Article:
A Web Application Firewall, or WAF, is a special type of firewall used for web applications. A WAF acts as a shield between a web application and the internet, protecting the server by detecting and blocking malicious request traffic.
A WAF does this by filtering, monitoring, and blocking HTTP and HTTPS traffic to and from a web service. Once properly configured and enabled for a service, a WAF helps prevent application-layer (Layer 7) attacks that exploit a web application's vulnerabilities, including SQL injection, cross-site scripting (XSS), and HTTP protocol violations.
WAFs don’t protect against all types of threats and attacks; rather, WAFs are one important element of a wider suite of tools used to protect websites and apps. The rules determining what traffic is deemed safe and what is malicious — in other words, what kind of traffic a WAF will allow or block — are called “policies.”
Each company or person using a WAF can customize policies to their own unique requirements. Policies can be updated quickly and even automatically. This is one of the advantages of a WAF: because policies can be modified easily, there can be a faster response to various types of attack.
WAFs can be implemented in three primary ways: on-premise, cloud, and hybrid.
On-premise WAFs, also known as appliance WAFs, are commonly used. Originally, all WAFs were on-premise and many companies still use on-premise WAFs to protect workloads, particularly older or legacy apps.
Cloud-based WAFs are located either in a vendor-hosted cloud or on the edge of a content delivery network (CDN). Cloud-based WAF solutions are becoming more popular because cloud-based deployment allows for blocking threats closer to the origin before they get onto the network.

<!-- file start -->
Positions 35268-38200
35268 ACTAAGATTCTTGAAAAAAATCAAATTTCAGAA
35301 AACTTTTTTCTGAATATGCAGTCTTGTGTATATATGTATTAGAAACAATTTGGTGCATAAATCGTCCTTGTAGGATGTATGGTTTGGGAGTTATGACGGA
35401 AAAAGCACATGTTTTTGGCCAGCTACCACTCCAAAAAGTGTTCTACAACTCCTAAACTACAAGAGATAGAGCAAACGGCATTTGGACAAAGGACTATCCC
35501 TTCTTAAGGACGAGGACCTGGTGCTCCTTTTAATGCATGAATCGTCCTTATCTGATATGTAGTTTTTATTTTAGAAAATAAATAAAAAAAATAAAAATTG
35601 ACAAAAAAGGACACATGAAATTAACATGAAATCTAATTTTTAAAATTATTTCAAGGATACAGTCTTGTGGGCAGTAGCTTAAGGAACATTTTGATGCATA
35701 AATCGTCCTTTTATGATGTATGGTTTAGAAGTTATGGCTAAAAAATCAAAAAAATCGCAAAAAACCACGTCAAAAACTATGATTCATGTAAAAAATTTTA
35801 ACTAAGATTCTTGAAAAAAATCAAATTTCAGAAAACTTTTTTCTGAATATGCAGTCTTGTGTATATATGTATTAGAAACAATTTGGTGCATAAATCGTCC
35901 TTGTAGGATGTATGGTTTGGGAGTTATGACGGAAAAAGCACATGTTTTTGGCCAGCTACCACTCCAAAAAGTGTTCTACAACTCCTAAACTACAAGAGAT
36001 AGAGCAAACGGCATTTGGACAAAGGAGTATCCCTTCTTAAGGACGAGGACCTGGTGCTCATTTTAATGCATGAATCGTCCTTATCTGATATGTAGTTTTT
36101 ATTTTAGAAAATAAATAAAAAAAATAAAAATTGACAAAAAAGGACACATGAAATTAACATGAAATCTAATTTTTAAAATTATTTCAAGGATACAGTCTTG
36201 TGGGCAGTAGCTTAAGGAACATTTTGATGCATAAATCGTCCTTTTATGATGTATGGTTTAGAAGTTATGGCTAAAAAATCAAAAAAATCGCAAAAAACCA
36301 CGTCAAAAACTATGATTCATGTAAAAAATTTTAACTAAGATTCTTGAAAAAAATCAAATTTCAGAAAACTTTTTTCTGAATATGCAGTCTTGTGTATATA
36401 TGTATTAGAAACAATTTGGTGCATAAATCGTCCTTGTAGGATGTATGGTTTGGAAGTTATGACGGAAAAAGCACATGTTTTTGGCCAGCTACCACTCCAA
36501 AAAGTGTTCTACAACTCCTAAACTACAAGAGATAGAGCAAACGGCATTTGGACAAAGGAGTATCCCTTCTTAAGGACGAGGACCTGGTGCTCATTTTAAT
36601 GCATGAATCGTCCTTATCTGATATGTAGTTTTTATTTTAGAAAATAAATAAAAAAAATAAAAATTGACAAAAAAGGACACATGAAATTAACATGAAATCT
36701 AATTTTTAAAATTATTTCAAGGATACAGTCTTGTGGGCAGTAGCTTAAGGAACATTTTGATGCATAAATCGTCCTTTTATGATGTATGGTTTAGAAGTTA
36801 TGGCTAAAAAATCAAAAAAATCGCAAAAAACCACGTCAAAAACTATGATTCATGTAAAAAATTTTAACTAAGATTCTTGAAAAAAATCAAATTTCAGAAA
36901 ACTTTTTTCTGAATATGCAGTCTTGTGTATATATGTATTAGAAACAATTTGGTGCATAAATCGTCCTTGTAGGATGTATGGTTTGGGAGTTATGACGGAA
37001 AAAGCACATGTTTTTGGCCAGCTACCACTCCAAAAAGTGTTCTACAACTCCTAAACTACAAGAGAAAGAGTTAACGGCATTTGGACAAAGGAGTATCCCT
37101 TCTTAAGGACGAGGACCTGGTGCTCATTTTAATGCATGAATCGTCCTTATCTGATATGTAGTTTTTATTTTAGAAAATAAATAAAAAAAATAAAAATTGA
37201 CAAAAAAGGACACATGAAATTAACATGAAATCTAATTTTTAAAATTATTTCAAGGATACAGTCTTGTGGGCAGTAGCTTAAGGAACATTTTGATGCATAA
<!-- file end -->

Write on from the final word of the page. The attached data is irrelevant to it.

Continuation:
Cloud-based WAFs are the fastest way to get a WAF up and running. They are a good option in many cases, including where teams may not have full autonomy over their infrastructure and where organizations have limited in-house IT resources.
Organizations might also choose a cloud WAF because they do not have to deploy software to gain protection. This translates into cost savings: staff do not have to manage software and instead can just focus on preventing threats from compromising their apps and application programming interfaces (APIs).
Hybrid WAFs combine on-premise and cloud-based deployments, providing visibility into web requests directed at apps and APIs in any environment.
Hybrid deployments enable companies to protect both legacy applications that have not been adapted to the cloud and modern distributed applications. This deployment model leverages the mixture of on-premise and cloud to feed production security telemetry to a central management console. This provides a view across all WAF production deployments in easy-to-consume dashboards and reports.
Ideally, regardless of deployment method, the WAF vendor also provides an API that customers can use to feed security data and indicators to third-party security information and event management (SIEM) or security orchestration, automation and response (SOAR) tooling.
Web Application and API Protection (WAAP) is a term used to describe cloud-based services designed to protect these vulnerable web applications and APIs. They protect your web apps and APIs from a wide variety of attacks. A WAAP service should provide protective capabilities that leverage effective web request inspection prior to reaching the app or API endpoint.
A WAAP focuses only on the application layer (Layer 7) of the OSI model, and resides at the outer edge of a network. Cloud WAAP services typically include bot mitigation, WAF, API protection, and DDoS protection.